There are times I look around the room when I’m eating in nice restaurants or walking around my neighborhood and think, “this isn’t my life.  I’m that girl in the trailer and I’m going to wake up and none of this is real.”  Or when I’m doing a private presentation to a group of high end clients in one of their multi-million dollar homes and they’re all listening to what I have to say, I feel like a fraud, like they’re all staring at me and they know I don’t belong there.  This same inner voice is what has led me to accept less in relationships, to pursue people who were less attractive, less successful, had smaller goals and ambitions than I wanted, simply because I felt someone of a higher caliber would see right through me and not want me, so why try?  It’s the same voice that silenced me into accepting first offers on salaries without negotiation, because I never believed I was smart enough or added enough value to the company to deserve more.  

Navigating the last few years on my own has helped me begin to see my own worth and enforce it.  On a personal level most recently by valuing my health as my most precious asset and treating it as such.  I’m worthy of nourishing foods and clean ingredients versus boxed cheap crap full of toxins and chemicals.  I’m worthy of fresh air and exercising my body and enjoying every inch of freedom and mobility it affords me.  After back-to-back life altering heartbreaks, I’ve stayed single since 2018, refusing to allow another human being that much control over my life again and knowing I’m worth more than being lied to, lied about, and deserve someone who will treat me at LEAST as good as I treat myself because it’s not asking too much.  I’ve put the work into building my career, learning as much as I can and becoming as much of an asset to the workforce as possible so when I climb those rungs on the ladder I have ammo for salary negotiations.  I know now that my work ethic is stronger than most, that I always rise to meet a challenge and that I deserve every penny I earn because I worked hard for it.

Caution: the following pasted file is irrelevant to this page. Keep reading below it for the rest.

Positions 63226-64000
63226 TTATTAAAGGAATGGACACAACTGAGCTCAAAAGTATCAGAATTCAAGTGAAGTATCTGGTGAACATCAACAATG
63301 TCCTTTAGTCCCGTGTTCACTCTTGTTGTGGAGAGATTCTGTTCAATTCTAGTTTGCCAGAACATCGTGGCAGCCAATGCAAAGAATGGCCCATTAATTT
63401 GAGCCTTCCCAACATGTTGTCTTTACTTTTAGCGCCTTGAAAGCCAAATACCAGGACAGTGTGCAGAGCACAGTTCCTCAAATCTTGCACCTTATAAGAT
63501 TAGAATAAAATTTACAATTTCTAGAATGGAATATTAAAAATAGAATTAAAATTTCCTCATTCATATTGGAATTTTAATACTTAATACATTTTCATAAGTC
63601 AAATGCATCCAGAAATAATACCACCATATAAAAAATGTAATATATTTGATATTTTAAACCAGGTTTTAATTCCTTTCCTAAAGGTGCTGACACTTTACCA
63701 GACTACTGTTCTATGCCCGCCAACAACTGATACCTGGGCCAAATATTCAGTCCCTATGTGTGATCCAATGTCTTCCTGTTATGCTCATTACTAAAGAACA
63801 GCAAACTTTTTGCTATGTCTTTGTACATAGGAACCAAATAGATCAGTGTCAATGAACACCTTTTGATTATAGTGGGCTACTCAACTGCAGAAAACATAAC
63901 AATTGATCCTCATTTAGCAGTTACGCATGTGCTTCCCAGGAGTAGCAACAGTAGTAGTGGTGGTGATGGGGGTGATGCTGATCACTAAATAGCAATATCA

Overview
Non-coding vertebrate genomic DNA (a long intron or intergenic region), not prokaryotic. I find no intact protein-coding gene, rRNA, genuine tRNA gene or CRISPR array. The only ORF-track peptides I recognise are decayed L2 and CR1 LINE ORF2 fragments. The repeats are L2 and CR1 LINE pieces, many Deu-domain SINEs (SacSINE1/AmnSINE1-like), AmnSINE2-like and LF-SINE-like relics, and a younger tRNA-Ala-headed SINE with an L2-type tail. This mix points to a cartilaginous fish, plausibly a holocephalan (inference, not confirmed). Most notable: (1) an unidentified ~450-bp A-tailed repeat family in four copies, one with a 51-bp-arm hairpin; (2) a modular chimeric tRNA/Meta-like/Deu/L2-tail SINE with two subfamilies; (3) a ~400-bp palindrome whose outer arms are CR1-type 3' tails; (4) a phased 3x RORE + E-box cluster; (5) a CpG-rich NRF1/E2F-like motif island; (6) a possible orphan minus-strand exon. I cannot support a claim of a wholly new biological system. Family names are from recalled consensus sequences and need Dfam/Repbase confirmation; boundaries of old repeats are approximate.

People can subconsciously see the value you’ve assigned to yourself.  It’s the way you speak, the way you carry yourself, the things you accept; all those things are how you “set your going rate.”  People will treat you with the same respect you treat yourself, so you must believe you’re a very rare, high-dollar item.  Think of yourself as that one-of-a-kind Gucci bag and not the Walmart purse that’s been produced for mass consumption at the lowest dollar.  Make a physical list of all your wins, the things you’ve done that were no small feat and review them regularly.  It truly is as simple as believing you deserve these things to make other people start to see it too.